Responding to a series of AOL News articles questioning the oversight of nanotechnology product safety, nanoTox COO Greg King said that nano-product companies will need to confront possible negative perceptions directly to avoid the kinds of public outcry experienced by bioengineered food companies in the past.
"It's in people's nature to fear the unknown," said King. "And while companies may not be able to educate everyone in the complexities of nanotechnology, they can turn safety concerns to their advantage by being transparent about its use in their products, documenting their careful research and emphasizing concern over human and environment health."
King was responding to AOL News and Pulitzer Prize-winning reporter Andrew Schneider, who published a series entitled "The Nanotech Gamble" which explored possible risks that may accompany nanotechnology research and product development. Schneider's series was greeted with concern by most in the U.S. nanoproduct industry.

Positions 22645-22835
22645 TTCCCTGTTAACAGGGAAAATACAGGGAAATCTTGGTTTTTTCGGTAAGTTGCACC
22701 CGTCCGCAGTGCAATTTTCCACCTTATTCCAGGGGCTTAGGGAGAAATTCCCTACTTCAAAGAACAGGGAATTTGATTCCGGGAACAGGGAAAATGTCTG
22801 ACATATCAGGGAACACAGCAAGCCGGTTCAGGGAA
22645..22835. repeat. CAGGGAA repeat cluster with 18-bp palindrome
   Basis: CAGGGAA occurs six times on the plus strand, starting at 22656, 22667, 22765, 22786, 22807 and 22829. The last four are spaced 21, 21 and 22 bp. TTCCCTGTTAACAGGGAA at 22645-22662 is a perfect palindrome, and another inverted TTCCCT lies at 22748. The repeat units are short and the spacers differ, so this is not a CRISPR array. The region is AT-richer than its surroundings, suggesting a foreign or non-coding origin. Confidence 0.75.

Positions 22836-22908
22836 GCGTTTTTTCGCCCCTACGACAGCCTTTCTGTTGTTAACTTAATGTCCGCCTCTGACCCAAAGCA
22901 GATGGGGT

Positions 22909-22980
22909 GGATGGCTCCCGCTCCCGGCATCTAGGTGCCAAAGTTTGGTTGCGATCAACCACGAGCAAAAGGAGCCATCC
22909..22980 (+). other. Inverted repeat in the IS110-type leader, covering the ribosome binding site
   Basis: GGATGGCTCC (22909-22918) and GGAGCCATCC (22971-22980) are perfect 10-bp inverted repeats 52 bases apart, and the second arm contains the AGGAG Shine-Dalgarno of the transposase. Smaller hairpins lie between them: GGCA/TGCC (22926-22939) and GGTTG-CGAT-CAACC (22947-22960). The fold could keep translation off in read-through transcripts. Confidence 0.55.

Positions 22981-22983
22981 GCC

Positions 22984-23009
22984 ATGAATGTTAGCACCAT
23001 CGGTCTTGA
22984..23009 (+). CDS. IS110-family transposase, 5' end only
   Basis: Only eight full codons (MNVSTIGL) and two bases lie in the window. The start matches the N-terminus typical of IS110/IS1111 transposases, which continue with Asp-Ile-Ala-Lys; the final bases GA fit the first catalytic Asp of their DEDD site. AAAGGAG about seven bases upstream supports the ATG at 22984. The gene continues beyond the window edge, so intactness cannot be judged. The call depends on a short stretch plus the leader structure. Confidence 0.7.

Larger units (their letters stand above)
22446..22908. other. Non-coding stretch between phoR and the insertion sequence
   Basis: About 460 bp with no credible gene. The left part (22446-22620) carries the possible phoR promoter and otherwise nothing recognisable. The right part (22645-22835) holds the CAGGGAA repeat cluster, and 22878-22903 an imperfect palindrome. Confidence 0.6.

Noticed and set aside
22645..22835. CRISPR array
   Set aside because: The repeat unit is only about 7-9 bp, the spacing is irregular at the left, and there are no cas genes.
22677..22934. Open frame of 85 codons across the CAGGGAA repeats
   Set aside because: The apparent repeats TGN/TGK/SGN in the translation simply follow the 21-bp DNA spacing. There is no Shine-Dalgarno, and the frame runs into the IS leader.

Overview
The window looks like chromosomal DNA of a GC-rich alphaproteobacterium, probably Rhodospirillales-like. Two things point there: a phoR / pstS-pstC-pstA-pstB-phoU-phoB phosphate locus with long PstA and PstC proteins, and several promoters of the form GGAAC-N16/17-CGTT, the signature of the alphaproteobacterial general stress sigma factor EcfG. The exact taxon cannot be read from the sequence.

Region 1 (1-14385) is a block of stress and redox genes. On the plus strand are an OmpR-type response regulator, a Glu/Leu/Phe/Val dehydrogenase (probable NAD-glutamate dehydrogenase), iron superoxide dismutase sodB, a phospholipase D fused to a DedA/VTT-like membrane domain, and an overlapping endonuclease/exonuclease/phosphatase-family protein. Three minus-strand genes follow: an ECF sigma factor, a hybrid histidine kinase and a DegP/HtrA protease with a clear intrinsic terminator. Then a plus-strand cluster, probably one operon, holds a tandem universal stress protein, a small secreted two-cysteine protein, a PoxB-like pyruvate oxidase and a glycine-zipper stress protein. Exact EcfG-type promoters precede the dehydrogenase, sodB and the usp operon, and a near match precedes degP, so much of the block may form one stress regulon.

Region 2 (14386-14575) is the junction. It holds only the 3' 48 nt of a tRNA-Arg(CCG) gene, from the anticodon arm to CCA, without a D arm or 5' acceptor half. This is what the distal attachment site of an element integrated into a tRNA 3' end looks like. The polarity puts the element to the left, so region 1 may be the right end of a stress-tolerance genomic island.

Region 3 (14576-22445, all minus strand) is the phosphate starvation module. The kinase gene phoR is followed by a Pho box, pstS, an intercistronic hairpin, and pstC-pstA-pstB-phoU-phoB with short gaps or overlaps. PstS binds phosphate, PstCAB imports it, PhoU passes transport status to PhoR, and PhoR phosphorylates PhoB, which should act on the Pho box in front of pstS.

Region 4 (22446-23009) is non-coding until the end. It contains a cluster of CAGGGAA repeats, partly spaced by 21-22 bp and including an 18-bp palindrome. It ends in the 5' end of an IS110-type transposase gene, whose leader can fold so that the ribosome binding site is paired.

"Schneider's articles expresses quite well the public's concern about nanomaterials." King added. "No new technology gains wide consumer acceptance until potential safety concerns are addressed and resolved.
"Companies wanting to successfully commercialize products that contain nanomaterials will need to address those safety concerns. This is especially true for nanoproducts that have direct human contact, such as textiles, foods, medicines, cosmetics, personal care products. The companies that can demonstrate that their products are safe will have a competitive advantage."
King is the author of several articles on nanotechnology risk management and nanotechnology regulation. King's company, nanoTox, is the first to provide complete risk assessment and solutions exclusively for nanoparticles.
"The nanotech revolution is one of the best opportunities for cosmetic, food, and other companies incorporating nanoparticles to build new trust with their existing and future customers," said King. "By showing that they are ahead of the game, they can inoculate themselves against negative perceptions and even champion themselves as leaders in product safety."